* Personal leadership demands that we try and understand the other, listen to them and know that we are thinking solely from our own (subjective) point of view. And we will always remember, that humanity will never be selective. It will  affect everyone.

* Personal leadership means that we will never need to use physical or verbal violence. We will know that we are part of the universe, part of the cosmic circle of life, and that the laws of nature apply to us. Our days are numbered, and so we must live life to the fullest and with the highest intensity.

* Personal leadership gives us the option of seeing beyond momentary distress. Thanks to it, we understand that failures and disappointments are a necessary part of the road to growth and improvement in all areas.

* Personal leadership is the realization that all solutions lay within us and that we do not need others in order to find the recipe for happiness. We must take responsibility for our happiness and for recharging our emotional batteries and we must identify the tools and methods we will use to do this.

* Personal leadership is setting our own goals and heights, and not those that were set by social orders and norms. We must realize our own uniqueness and not be afraid to be extraordinary.

* Personal leadership determines that we must place boundaries for ourselves and for others and be assertive with others about our needs and desires.

* Personal leadership releases us from fears and anxieties that are holding us back and allows us to observe life from a perspective of fullness rather than of lack. Thanks to it, we will be grateful for and appreciative of the gifts of life and give up suffering.

* Personal leadership is taking responsibility for our joy and conduct in life, and most importantly – it is the realization that almost everything is up to us, our consciousness, our persistence and willpower.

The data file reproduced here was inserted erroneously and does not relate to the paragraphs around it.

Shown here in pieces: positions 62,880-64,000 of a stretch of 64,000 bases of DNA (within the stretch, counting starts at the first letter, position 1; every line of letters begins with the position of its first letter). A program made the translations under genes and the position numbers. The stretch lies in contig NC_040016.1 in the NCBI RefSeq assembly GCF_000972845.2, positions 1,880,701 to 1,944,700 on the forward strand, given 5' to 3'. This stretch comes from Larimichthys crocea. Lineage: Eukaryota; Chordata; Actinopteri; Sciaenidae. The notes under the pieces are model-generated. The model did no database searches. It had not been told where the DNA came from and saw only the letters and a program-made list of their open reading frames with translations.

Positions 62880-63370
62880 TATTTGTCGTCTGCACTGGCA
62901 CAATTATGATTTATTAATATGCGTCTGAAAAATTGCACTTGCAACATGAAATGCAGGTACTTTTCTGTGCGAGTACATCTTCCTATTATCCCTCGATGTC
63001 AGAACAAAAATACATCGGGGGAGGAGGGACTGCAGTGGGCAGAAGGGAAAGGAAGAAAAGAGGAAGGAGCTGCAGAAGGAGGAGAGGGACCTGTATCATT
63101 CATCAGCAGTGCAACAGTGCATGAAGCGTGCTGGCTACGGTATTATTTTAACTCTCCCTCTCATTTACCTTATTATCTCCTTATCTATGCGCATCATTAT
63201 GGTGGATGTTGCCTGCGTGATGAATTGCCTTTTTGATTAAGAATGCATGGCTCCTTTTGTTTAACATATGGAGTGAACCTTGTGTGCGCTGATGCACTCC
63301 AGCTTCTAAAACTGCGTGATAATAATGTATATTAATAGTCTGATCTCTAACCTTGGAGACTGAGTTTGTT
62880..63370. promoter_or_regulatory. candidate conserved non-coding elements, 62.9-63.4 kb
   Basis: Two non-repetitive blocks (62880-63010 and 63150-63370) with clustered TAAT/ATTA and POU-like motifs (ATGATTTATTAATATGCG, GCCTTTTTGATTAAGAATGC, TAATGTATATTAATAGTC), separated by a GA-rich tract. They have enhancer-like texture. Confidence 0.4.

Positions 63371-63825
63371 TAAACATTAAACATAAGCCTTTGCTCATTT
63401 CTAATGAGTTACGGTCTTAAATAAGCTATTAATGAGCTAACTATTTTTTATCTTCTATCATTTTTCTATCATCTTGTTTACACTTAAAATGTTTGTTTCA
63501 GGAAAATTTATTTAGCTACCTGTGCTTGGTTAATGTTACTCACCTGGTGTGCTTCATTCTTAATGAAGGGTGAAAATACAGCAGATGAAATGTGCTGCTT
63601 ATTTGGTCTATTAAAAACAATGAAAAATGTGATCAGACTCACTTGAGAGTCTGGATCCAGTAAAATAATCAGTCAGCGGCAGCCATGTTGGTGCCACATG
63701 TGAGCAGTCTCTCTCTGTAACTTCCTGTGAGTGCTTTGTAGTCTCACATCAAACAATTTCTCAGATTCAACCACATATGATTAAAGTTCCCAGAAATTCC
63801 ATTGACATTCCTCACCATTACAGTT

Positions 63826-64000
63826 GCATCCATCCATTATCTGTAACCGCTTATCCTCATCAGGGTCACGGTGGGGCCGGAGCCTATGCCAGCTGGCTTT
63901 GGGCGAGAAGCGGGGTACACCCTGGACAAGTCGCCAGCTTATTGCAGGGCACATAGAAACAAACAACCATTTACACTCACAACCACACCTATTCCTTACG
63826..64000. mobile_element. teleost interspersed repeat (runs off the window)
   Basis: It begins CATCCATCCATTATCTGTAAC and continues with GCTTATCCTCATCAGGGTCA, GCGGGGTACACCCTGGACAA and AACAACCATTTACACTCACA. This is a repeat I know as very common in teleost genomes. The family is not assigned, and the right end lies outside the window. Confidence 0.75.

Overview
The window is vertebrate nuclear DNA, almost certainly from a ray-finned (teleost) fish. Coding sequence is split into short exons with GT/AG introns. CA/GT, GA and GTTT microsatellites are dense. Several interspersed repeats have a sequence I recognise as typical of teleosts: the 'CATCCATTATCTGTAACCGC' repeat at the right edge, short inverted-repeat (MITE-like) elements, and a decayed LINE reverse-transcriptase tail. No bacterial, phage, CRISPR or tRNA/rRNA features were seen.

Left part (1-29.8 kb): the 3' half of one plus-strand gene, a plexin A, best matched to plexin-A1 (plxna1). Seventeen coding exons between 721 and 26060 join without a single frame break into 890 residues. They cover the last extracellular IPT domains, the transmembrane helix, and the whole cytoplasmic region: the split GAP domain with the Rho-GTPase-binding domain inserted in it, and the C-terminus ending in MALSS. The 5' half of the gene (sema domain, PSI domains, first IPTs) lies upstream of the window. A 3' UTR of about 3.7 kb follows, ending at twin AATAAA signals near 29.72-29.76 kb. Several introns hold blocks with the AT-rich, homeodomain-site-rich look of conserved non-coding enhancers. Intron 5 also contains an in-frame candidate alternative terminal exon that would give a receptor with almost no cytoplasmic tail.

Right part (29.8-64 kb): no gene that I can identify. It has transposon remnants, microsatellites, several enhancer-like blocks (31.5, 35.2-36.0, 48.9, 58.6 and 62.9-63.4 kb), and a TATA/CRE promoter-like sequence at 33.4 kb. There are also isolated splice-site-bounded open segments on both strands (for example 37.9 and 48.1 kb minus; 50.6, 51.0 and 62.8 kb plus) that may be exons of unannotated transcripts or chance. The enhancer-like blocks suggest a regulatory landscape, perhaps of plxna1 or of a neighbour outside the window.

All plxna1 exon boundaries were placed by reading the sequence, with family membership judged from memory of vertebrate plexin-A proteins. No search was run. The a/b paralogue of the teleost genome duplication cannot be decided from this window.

Abraham Lincoln, the 16th president of The United States, embodied the definition of personal leadership throughout his lifetime. Lincoln was born in a rural and poor area to a family of modest means and studied in school for just one year. At age nine, he lost his mother, and since then he began assisting his father with all his laborious farm work, which toughened his personality. He excelled at having a thirst for knowledge and education, studied on his own and became a lawyer. Lincoln experienced many losses on his political journey and even suffered from depression, however, the great difficulties in his life strengthened his spirit. He was excellent in his reasonable and rational approach and was known for his calmness and love for mankind. His nickname “honest Abe,”  expresses the admiration he received from the people of his time. Lincoln is considered to be one of the figures who had the greatest influences on the history of The United States. He strengthened the Union of The United States and prevented it from splitting following the Civil War, and he is responsible for abolishing slavery.

Barack Obama, the first black president of The United States, said: “Change will not come if we wait for some other person, or some other time. We are the ones we’ve been waiting for. We are the change that we seek.” (From a speech he delivered on February 2nd, 2008, to his supporters, as provided by the Federal News Service and quoted in the New York Times).

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James Dean, the American film actor who became a cultural icon, said: “I can't change the direction of the wind, but I can adjust my sails to always reach my destination.”

I wish for you all, to always adjust your sails in your desired direction, so you may reach the destination you chose.